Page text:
[I have found when speaking with people who simply say, "I don't do math" that it is a revelation when I explain that "cent" as in "per cent" means 100.  "Per cent" therefore means per 100.  100 per cent means 100 out of 100.

To compare say 6 out of 10 to 11 out of 20, we need some common point for comparison. We'll figure out what 6 out of 10 is per 100, and what 11 out of 20 is per hundred, and then compare. 60 per cent versus 55 per cent. So we can easily say  6 out of 10 is better than 11 out of 20.  

 (Those of us who are not mathematically challenged are troubled by coaches who exhort players to give 110 percent.  This is not possible.  You can't do better than 100 out of 100)].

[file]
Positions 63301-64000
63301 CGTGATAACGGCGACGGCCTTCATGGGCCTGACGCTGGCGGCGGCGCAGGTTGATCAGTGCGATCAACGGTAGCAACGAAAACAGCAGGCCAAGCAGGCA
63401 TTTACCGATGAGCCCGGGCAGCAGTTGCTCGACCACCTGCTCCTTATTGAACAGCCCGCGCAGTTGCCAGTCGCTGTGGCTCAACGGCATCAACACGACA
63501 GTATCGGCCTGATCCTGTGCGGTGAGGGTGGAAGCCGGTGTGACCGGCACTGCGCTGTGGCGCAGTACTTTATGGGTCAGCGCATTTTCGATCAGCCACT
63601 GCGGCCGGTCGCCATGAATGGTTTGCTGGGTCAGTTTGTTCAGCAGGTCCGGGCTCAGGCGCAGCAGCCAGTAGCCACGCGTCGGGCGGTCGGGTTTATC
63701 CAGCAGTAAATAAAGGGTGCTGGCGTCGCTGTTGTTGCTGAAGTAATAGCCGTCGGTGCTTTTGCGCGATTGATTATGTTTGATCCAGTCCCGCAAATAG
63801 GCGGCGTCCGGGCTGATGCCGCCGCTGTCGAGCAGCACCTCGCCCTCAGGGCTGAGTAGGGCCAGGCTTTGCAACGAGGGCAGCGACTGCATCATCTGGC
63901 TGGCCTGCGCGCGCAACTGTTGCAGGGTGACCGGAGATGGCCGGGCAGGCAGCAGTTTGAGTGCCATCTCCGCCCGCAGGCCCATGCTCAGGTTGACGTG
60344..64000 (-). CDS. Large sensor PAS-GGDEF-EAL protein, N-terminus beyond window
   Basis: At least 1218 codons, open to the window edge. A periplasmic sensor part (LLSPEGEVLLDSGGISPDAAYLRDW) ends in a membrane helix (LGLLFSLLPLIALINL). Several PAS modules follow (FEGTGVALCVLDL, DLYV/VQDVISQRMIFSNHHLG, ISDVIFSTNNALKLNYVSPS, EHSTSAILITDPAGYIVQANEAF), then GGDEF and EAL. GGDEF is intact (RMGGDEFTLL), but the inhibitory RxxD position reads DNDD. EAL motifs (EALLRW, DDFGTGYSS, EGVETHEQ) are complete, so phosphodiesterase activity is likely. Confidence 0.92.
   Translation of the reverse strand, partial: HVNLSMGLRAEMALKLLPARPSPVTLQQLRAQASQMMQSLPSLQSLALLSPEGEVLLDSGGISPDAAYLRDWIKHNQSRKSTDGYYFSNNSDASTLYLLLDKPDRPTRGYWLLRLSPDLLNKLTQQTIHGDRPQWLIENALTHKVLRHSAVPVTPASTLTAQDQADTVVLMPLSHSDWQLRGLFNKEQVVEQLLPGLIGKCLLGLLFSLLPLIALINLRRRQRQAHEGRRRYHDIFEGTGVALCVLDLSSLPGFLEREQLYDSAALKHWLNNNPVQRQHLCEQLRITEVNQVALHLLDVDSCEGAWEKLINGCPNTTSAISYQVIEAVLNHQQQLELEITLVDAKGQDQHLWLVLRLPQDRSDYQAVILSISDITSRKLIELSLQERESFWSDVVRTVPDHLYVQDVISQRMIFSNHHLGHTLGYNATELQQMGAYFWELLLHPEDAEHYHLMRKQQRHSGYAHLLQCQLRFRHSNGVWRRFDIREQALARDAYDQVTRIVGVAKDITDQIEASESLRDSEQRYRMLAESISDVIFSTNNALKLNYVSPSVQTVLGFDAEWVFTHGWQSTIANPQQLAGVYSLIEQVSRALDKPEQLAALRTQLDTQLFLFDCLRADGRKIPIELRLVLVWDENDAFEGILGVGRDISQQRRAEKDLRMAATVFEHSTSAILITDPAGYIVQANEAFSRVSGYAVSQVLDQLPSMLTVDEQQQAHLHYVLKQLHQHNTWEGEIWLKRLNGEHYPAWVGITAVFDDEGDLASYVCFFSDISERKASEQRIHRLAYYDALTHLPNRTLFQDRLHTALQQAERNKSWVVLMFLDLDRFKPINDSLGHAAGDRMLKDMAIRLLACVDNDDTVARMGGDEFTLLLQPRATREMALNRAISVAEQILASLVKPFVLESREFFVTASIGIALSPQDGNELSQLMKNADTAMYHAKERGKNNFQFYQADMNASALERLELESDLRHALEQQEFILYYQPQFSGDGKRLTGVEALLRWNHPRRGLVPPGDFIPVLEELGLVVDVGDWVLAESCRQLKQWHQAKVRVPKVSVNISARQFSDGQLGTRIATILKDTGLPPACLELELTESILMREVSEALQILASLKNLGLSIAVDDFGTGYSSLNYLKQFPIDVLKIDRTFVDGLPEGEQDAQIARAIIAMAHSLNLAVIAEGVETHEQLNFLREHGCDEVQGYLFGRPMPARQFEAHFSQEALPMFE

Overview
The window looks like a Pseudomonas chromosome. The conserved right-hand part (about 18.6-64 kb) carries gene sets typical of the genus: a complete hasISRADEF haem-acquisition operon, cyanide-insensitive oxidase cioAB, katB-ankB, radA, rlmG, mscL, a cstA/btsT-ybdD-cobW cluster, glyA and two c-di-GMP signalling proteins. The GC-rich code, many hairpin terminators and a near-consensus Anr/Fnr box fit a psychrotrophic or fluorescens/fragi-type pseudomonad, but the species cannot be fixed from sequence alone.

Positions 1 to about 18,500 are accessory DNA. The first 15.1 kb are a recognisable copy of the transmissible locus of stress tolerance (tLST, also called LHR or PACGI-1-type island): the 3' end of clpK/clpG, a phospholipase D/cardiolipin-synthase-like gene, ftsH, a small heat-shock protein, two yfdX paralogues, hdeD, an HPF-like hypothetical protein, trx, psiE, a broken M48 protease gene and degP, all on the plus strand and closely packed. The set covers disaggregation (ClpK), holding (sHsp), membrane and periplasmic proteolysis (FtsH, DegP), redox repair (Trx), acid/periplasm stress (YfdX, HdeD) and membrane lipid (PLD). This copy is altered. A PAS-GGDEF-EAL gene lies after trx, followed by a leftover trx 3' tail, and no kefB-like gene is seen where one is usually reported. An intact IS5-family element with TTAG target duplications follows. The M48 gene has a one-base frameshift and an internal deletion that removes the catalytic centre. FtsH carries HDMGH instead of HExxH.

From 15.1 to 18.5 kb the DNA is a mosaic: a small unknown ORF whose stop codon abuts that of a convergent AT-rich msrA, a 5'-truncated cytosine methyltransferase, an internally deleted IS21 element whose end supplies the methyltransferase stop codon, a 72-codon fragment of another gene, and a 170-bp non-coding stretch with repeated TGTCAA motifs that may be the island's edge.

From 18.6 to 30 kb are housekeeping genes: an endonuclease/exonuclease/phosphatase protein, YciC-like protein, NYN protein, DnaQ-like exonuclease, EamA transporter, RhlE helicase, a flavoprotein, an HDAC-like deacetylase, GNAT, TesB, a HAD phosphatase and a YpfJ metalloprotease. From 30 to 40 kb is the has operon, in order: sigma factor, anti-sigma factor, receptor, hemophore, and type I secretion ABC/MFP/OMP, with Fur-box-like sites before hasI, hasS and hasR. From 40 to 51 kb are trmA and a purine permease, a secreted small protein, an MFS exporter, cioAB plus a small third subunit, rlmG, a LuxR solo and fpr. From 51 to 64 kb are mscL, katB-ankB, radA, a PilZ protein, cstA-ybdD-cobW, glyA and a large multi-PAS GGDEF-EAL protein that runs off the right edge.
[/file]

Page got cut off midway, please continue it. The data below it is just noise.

The non mathematical observations:

  • Urban Meyer is as good a college coach as there is.  He won the championship with a third string quarterback.
  • The college playoff system worked.  Ohio State is the national champion. Had the old BCS system been in place, a team that would not have been the best team would have been declared the champion.
  • After nearly ten years I still can't tell the Harbaugh brothers apart.
  • Whichever Harbaugh coaches the Ravens, he is a crybaby.  He was outfoxed by the Patriots and is whining about deception.  Next time we fake a hand-off we will give him a heads up.
  • I heard of a sports announcer who commented that the Bills had shellacked the Jets twice during the regular season, so then on what basis would the Bills pay the Jets coach, 5 million dollars, to coach its team.  Reasonable question, but I do think Ryan will be a good coach for the Bills.